Whilst there is extensive literature on the health benefits of a regular breakfast, there are few guidelines to help policy makers issue specific target on optimal nutrient intake at breakfast or the selection of foods to attain these targets.
The food and nutritional advice on breakfast offered by most governments is confined to simple advice on food servings. The US and Mexico typify the few countries that have attempted to issue specific nutrient targets for breakfast. However, these simply reflect general nutrient guidelines for adults, adjusted to suit lower energy needs of toddlers and school children.
Little guidance is issued on micronutrient intake and the advice on food choice does not appear to be linked to patterns of nutrient intake. Cluster and Principal Component Analysis have been used to link either daily or breakfast food choice to respective intakes of nutrients and these approaches have greatly improved our understanding of optimal breakfast choices.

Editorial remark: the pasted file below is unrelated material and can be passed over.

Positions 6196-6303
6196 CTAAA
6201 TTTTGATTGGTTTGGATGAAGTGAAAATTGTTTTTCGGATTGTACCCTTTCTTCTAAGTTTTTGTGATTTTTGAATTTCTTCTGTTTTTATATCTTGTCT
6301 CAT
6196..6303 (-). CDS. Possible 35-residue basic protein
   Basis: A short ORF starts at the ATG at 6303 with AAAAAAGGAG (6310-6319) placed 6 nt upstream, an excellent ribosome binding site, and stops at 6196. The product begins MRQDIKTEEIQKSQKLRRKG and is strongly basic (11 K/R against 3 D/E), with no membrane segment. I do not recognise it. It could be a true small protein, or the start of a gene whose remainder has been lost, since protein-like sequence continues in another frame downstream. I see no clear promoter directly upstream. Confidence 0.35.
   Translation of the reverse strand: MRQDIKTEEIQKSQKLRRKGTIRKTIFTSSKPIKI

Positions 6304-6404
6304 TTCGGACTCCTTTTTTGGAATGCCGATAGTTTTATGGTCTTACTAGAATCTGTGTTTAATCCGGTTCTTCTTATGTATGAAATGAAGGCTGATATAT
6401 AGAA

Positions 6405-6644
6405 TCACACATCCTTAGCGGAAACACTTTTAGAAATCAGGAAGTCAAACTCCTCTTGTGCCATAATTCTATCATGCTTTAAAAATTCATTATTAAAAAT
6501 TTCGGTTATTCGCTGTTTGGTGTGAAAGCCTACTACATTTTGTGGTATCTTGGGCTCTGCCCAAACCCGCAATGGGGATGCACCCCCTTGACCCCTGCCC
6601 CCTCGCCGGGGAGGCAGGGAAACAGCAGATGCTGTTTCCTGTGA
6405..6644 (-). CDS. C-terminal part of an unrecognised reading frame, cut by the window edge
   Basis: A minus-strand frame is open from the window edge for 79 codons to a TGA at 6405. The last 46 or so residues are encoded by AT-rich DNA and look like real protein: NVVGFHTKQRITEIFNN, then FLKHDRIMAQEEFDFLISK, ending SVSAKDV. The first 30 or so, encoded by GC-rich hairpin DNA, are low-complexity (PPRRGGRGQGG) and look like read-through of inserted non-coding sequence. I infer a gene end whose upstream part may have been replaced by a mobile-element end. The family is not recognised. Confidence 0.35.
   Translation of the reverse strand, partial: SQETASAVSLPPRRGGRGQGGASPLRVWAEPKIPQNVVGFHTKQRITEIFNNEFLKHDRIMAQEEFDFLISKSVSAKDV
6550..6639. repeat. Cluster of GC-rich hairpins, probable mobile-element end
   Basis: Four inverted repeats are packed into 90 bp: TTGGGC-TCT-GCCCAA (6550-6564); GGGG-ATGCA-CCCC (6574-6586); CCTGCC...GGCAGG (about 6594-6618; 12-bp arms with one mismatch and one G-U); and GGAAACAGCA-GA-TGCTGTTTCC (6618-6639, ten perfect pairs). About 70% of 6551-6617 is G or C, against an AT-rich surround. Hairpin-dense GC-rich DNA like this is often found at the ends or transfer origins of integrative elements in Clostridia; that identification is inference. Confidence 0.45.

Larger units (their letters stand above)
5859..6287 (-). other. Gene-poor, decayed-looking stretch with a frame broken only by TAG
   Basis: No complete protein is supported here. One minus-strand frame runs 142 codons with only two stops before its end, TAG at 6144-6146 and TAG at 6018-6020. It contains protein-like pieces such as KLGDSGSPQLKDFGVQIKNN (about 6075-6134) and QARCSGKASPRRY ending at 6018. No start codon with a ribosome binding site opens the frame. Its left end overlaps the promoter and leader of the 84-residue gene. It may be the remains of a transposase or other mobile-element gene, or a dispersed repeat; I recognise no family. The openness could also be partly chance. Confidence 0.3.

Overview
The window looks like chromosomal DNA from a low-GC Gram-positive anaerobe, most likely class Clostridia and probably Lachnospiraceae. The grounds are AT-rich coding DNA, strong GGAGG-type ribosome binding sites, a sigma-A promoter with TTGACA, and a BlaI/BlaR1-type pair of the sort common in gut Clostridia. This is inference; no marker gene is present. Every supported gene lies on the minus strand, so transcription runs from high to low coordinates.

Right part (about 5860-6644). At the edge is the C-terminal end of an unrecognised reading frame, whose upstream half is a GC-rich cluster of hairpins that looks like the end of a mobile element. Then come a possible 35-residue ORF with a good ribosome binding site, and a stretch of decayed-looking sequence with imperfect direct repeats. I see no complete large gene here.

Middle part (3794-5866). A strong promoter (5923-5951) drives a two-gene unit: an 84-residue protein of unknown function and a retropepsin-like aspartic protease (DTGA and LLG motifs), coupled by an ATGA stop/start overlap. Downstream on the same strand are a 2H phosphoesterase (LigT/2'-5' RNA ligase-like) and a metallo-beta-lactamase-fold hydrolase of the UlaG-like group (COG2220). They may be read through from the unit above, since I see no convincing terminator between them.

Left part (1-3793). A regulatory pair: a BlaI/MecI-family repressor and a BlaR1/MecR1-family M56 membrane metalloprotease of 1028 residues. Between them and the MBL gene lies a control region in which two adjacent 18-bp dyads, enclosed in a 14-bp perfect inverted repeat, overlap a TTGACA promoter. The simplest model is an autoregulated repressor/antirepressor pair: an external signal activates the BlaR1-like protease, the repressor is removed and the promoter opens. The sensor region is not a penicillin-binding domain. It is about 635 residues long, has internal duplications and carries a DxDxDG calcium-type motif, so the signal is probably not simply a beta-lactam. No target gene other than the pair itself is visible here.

The International Breakfast Research Initiative (IBRI), using six national nutrition surveys (Canada, Denmark, France, Spain, UK and US) has opted to score each individual with a measure of overall daily nutritional quality (based on the Nutrient Rich Food Index). It is hoped that options for the derivation of breakfast nutrient targets and associated food-based guidelines will arise from an analysis of tertiles of this score. Ultimately, meal based advice will become the basic building block for digitally based personalised dietary analysis and guidelines.